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Food allergy in infants assessed in two German birth cohorts 10 years after the EuroPrevall Study
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  • Daniela Roehrl,
  • Susanne Brandstetter,
  • Linda Siziba,
  • Dietrich Rothenbacher,
  • Vincent Gaertner,
  • Susanne Harner,
  • Angela Köninger,
  • Christian Apfelbacher,
  • Michael Melter,
  • Jon Genuneit,
  • Michael Kabesch
Daniela Roehrl
University of Regensburg
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Susanne Brandstetter
Barmherzige Brüder gemeinnützige Krankenhaus GmbH
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Linda Siziba
Leipzig University
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Dietrich Rothenbacher
Ulm University
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Vincent Gaertner
University of Regensburg
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Susanne Harner
University of Regensburg
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Angela Köninger
University of Regensburg
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Christian Apfelbacher
University of Regensburg
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Michael Melter
Barmherzige Brüder gemeinnützige Krankenhaus GmbH
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Jon Genuneit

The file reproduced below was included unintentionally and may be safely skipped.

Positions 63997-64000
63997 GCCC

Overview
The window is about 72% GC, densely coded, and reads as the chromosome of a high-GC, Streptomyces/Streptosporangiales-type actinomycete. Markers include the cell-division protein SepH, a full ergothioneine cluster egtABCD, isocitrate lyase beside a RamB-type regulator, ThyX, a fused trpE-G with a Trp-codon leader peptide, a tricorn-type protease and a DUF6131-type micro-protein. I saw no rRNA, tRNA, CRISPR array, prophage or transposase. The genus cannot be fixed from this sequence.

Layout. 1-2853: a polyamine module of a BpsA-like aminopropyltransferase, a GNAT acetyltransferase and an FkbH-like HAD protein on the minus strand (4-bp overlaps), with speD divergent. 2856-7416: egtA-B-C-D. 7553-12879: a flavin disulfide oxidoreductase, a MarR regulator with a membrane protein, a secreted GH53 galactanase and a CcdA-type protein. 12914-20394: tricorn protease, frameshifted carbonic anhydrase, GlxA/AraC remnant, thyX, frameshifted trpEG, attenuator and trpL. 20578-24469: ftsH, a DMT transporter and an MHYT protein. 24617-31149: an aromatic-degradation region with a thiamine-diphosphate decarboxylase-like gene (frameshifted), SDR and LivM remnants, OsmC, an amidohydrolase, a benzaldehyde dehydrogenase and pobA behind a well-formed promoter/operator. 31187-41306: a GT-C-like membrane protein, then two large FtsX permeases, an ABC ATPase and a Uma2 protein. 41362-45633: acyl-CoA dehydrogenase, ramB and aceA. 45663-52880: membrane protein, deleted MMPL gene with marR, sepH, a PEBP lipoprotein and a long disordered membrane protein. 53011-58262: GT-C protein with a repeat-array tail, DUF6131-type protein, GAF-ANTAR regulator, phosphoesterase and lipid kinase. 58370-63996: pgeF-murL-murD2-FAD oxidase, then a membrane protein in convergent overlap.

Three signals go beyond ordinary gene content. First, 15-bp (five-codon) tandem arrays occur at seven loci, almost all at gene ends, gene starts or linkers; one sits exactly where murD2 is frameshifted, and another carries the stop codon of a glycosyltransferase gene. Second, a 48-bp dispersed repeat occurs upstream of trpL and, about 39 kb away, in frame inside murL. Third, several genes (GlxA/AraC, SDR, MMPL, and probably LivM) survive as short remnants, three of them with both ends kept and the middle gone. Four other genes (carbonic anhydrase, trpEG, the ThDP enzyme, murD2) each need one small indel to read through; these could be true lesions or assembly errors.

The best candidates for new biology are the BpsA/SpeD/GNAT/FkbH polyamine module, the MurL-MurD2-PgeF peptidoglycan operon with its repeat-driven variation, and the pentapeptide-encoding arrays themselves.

Leipzig University
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Michael Kabesch
University of Regensburg
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Abstract

Background: The prevalence of food allergies (FA) in children increased rapidly at the turn of the century. The EuroPrevall study identified Germany as a country with very high prevalence of FA at that time. Using two large German birth cohorts we provide an update of the status quo ten years later. Methods: KUNO Kids and Ulm SPATZ Health studies are two ongoing prospective birth cohorts. Information on FA was obtained by questionnaires at birth and after 6, 12 and 24 months. Univariate logistic regression analyses were performed to investigate risk factors during pregnancy, birth and early childhood. Results: In 1139 and 1006 children from KUNO Kids and SPATZ the point prevalence of parent-reported FA symptoms at the ages of 1 and 2 years was 13.2% and 13.9 % in KUNO Kids. Doctor’s diagnosed FA at 1 and 2 years was 2.4% and 2.7% in KUNO Kids and 2.3% and 3% in SPATZ. Cow’s milk and citrus fruits were most frequently suspected by parents to cause FA symptoms. Atopy in the child was associated with a higher frequency of FA at any time, whereas atopy in first degree relatives was only associated with FA at year 1. Smoke exposure during pregnancy was a risk for FA at age 2. Conclusion: The prevalence of food allergy seems to have plateaued in the last 10 years in Germany. FA is often suspected by parents but only rarely diagnosed by oral food challenge. Risk factor analysis may help to establish personalized health approaches.

Peer review status:UNDER REVIEW

20 May 2021Submitted to Pediatric Allergy and Immunology
27 May 2021Reviewer(s) Assigned
16 Jun 2021Review(s) Completed, Editorial Evaluation Pending